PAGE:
January 14th, 2013
This week beings us the release of seven economic reports that are relevant to mortgage rates, with some of the data considered to be highly important to the financial and mortgage markets. There is nothing scheduled for release during trading hours that may influence mortgage rates. However, Fed Chairman Bernanke will speak at the University of Michigan at 4:30 PM ET. The topic will be the economy and monetary policy, so there is a decent possibility of his words affecting the markets. But since the event is considered after-hours, we won’t be able to see whatever is said influence mortgage pricing until Tuesday morning.
The first economic reports of the week will be posted early Tuesday morning. The Commerce Department will release December’s Retail Sales data at 8:30 AM ET. This Commerce Department report measures consumer spending by tracking sales at retail level establishments in the U.S. Since consumer spending makes up over two-thirds of the U.S. economy, any related data is watched closely. Current forecasts are calling for an increase in sales of approximately 0.3%. A smaller than expected increase in sales would be good news for bonds and mortgage rates because it would hint at weaker than thought economic growth.
Tuesday’s second report is the Labor Department’s Producer Price Index (PPI), also at 8:30 AM ET. The PPI is important to the markets and mortgage rates because it measures inflationary pressures at the producer level of the economy. Analysts are expecting to see no change in the overall reading and a 0.2% increase in the more important core reading that excludes volatile food and energy prices. A larger than expected increase in the core reading could mean higher mortgage rates Tuesday since inflation is the number one nemesis of the bond market. It erodes the value of a bond’s future fixed interest payments, making them less attractive to investors. Accordingly, they are sold at a discount to offset the drop in value, which drives their yields higher. And since mortgage rates follow bond yields, rising inflation usually translates into higher interest rates for borrowers.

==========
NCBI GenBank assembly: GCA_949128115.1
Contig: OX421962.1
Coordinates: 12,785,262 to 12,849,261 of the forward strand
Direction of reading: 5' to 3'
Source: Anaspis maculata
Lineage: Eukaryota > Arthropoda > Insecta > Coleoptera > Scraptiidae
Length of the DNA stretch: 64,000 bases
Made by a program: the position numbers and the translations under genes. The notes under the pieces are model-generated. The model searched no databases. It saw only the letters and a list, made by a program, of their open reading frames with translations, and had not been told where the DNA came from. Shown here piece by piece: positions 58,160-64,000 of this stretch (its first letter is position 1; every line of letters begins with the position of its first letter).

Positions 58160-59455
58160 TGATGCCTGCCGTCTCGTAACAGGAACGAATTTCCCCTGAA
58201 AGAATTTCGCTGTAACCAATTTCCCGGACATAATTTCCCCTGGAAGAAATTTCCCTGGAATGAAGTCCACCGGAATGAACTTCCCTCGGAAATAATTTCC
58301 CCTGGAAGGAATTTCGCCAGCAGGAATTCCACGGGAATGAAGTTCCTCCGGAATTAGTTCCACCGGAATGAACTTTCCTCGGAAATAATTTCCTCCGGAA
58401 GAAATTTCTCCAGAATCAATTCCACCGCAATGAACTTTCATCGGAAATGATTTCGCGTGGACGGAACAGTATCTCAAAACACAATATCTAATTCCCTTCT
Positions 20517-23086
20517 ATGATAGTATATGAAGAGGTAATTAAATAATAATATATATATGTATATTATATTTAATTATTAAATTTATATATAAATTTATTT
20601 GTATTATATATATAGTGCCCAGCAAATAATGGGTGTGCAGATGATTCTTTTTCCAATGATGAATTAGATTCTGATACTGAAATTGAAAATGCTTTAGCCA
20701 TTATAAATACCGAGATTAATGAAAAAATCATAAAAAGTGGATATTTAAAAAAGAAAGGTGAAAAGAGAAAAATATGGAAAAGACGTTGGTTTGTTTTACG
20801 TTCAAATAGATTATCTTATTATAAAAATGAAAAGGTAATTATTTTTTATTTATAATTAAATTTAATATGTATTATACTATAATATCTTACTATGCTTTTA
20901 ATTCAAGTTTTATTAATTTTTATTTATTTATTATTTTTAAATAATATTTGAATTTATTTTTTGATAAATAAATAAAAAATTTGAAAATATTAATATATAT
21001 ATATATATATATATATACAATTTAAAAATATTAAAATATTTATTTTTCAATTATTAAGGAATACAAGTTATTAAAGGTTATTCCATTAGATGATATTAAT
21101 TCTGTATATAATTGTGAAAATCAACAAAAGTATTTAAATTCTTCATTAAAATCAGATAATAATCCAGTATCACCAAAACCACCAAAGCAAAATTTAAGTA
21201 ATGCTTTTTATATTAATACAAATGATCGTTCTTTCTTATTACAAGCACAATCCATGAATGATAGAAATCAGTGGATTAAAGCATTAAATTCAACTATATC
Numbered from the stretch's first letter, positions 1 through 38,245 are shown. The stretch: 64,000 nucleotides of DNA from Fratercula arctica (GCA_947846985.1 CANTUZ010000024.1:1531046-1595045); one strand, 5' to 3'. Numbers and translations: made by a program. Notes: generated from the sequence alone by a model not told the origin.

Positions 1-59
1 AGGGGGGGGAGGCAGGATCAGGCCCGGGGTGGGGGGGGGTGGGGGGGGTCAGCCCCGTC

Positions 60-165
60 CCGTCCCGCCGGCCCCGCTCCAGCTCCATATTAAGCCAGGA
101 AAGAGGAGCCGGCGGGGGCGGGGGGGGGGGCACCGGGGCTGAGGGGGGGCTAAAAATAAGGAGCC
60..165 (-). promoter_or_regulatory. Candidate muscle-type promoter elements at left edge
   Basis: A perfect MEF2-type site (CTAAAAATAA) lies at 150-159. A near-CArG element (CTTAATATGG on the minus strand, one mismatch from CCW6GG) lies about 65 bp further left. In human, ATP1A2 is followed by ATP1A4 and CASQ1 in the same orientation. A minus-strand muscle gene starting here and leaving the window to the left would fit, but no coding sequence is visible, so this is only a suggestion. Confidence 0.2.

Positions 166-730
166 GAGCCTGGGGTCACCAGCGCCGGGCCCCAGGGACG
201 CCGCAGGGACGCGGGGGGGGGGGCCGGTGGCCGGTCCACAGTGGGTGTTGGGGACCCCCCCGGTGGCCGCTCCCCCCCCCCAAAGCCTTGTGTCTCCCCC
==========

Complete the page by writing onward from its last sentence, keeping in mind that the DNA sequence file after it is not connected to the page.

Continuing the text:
Wednesday also has multiple reports scheduled for release. The first and most important is December’s Consumer Price Index (CPI) at 8:30 AM. This is one of the most important monthly reports that we see each month since it measures inflationary pressures at the consumer level of the economy. As with the PPI, there are two readings in the release. The overall index is expected to remain unchanged while the core data is expected to increase 0.1%. Weaker than expected readings would be favorable news and should lead to bond strength and lower mortgage rates Wednesday morning.
December’s Industrial Production report is also on Wednesday’s agenda with a release time of 9:15 AM ET. This data measures output at U.S. factories, mines and utilities, giving us an indication of manufacturing sector strength or weakness. Current forecasts are calling for an increase in production of 0.2% from November’s level. A weaker reading would be considered good news for bonds and could help lower mortgage rates, but the CPI is by far the more important data for the bond market and will have the biggest impact on that day’s mortgage pricing.
Lastly for Wednesday, the Federal Reserve’s Beige Book will be posted at 2:00 PM ET. This report is named simply after the color of its cover and details economic conditions throughout the U.S. by Fed region. Since the Fed relies heavily on it during their FOMC meetings, its results can have a fairly big impact on the financial markets and mortgage rates if it reveals any surprises, particularly regarding inflation, unemployment or future hiring. Any reaction to the report though will come during afternoon trading.
Thursday’s sole monthly data is December’s Housing Starts at 8:30 AM. It helps us measure housing sector strength and future mortgage credit demand by tracking construction starts of new homes. It is not considered to be one of the more important releases each month, so I don’t see it causing much movement in mortgage rates Thursday but does carry the potential to affect trading and rates if it shows a significant surprise.
The final report of the week is January’s preliminary reading to the University of Michigan’s Index of Consumer Sentiment. This index measures consumer willingness to spend and can usually have enough of an impact on the financial markets to slightly change mortgage rates. If consumers feel better about their own financial situations, they are more apt to make a large purchase in the near future, fueling economic activity. Good news would be a reading weaker than the 75.0 that is expected.
Overall, Tuesday or Wednesday will probably be the most active day for mortgage rates with some key economic data being posted both days. The least active day will probably be Monday, but Thursday also has little to be too concerned with. But the stock markets can be a big influence on bond trading and mortgage pricing any day, so maintaining contact with your mortgage professional this week is highly recommended if still floating an interest rate.